Monday, March 16, 2015

A Little Too Much Excitement

Saturday morning and we were all up bright and early to catch the 6:30 am fast ferry to Fajardo, on the eastern end of Puerto Rico. We joined the crew of Almost There all ready for the 45 minute ride (cheap cheap at $2.25 a person) and a plan for breakfast in Fajardo.

As light dawned on the dock, the slower cargo ferry was loading and no fast ferry in sight so we took our open air seats and enjoyed the hour and a half trip.

Earlier in the week I snapped this with both ferries, fast on the left, cargo on the right.
Our plan was to run errands for repair equipment and replacement parts, do a bit of shopping at West Marine and Wal-Mart and then head off to enjoy the sights in the rain forest. As is usual with us, we hate planning way ahead so the only car we could find to rent on a Saturday morning was an old, and little bit rusty and clunky Ford Taurus. We all piled in and bounced our way over pot-holes, frequently looking back to see if anything had fallen off the car.

Errands and shopping completed, we headed into the El Yunque National Park. We have been here before but not Robert, Shena and Kinsley, so we clambered around some of the waterfalls and generally enjoyed the moist coolness of the forest. Did I mention there was a lot of mud? It's a rainforest so of course there's rain, which makes the trails very slippery with mud. We still managed to make our way up one waterfall and then once back to the car used another waterfall pool to wash off our shoes, ankles, legs and anything else that was spattered.

We got off the main road looking for the park entrance...
Lost? We're not lost! Everyone comes through the bamboo forest to find the rainforest. Ok, maybe we're a little lost.
Shena & Kinsley trying not to take a dip in the super cold mountain water.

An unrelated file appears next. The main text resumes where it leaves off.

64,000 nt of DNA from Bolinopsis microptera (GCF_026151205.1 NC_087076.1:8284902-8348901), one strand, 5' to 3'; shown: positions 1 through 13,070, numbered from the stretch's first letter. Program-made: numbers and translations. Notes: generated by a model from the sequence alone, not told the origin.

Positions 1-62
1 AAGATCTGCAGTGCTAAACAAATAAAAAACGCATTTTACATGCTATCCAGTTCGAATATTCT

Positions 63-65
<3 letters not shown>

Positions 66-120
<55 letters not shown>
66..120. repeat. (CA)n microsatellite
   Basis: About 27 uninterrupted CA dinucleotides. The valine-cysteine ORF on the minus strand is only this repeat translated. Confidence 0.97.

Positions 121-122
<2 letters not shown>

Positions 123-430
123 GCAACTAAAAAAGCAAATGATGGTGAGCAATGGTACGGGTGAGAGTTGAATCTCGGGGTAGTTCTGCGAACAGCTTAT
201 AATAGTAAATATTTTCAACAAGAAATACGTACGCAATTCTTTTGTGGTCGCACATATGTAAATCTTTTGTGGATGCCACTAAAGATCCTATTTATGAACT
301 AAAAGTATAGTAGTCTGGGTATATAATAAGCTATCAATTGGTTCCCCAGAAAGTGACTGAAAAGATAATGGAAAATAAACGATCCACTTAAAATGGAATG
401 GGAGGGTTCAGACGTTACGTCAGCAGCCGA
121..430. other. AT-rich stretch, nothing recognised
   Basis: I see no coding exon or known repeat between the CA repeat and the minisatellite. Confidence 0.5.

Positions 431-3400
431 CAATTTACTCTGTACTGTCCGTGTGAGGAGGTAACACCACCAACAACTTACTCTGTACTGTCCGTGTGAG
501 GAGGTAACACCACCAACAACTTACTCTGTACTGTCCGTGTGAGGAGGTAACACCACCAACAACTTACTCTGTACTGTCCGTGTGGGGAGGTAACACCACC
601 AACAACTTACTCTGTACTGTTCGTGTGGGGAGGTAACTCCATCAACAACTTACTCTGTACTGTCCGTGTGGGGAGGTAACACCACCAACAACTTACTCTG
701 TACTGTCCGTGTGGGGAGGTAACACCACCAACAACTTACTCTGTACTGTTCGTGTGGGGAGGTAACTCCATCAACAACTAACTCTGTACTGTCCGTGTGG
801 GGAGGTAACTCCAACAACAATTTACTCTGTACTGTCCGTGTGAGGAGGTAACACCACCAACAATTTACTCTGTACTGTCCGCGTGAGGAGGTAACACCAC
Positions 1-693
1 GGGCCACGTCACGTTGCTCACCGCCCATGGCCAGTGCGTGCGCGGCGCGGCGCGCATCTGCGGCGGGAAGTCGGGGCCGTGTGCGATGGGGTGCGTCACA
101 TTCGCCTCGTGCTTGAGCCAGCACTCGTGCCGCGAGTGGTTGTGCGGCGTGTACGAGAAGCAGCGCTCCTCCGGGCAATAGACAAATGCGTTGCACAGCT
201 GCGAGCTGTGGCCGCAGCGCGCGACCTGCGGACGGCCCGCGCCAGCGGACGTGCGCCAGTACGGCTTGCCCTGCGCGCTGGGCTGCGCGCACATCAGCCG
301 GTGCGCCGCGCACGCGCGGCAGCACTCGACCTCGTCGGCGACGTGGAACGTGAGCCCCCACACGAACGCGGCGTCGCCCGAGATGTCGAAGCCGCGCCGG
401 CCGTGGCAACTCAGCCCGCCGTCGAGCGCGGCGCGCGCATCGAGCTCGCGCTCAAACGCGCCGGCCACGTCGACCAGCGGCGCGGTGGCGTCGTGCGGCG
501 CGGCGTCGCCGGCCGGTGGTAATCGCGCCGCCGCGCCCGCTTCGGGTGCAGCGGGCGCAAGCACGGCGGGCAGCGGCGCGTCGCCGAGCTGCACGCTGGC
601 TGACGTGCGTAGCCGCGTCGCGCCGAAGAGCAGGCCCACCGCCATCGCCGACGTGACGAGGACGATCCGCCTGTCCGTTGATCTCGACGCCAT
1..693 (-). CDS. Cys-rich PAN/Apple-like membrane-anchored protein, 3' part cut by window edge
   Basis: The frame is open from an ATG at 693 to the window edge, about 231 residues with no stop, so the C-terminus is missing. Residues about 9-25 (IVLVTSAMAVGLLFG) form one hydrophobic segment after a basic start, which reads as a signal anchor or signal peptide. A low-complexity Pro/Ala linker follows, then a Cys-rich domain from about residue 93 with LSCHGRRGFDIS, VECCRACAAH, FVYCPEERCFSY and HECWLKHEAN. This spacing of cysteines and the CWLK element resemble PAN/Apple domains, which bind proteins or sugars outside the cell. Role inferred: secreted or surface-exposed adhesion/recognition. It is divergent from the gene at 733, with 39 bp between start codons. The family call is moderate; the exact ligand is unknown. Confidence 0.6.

So many shades of green.
Critters and birds were everywhere - although most of the birds we could only hear.
Never ending cascades; you could hike here a long time and never see the same waterfall twice.
A mid afternoon meal at Lolita's Mexican restaurant along the highway was our next stop. Tacos, chimichangas, enchiladas and empanadillas all washed down with the house sangria ... Yum! The place is so busy that even at four in the afternoon they need a parking valet. He was amused by our car I think.

By 7 pm we were all ready for our fast ferry ride back to Culebra but once again the cargo ferry was in place at the dock so we donned our sweaters and waterproof jackets in preparation for the upwind ride. It was most likely going to be a bit rough and salty, but we much preferred the open air seats to those inside where, to be honest, we knew the smell and sound of other sick passengers would be enough to set us off.

This is where the excitement of the day set in... We were only about five minutes off the dock when there was a commotion at the port rail. We though someone was shouting they could see dolphins but given it was dark we figured it wasn't worth moving. Then a fellow hopped up on the stair and started banging on the pilot's window yelling that there was a man overboard!!

Mass confusion ensued with passengers and crew alike running back and forth, very quickly becoming evident that the ferry was not properly equipped to deal with this situation. No floodlights to angle out over the water and no life-rings to throw and for us, the language added to the feeling. Kudos to the captain though as he cut the engines but still managed to angle the ferry in the wind and waves to be able to pick up not one but four guys from the water.

We didn't get a lot of detail, but the end story was that these were not passengers who had fallen off the ferry but rather four guys whose boat had capsized or sunk, from the looks of it rather quickly. They had no life jackets on and had grabbed anything they could that would help them float. One guy was clutching a diesel can, another a buoy, and it must have been a truly fearful time for them as the ferry was steaming out of port and straight down on them. I think we all took it as a reminder of just how careful you have to be at any time but most especially at night.

The ferry returned to port where the rescued boaters disembarked and reports were made to the coast guard, and then about an hour later we were underway once more. As expected it was a rough, wet rid upwind to Culebra but sheltered behind the pilot house we arrived relatively dry and a lot less green than many of the passengers.

Time for a restful sleep with no dreams of disaster at sea.


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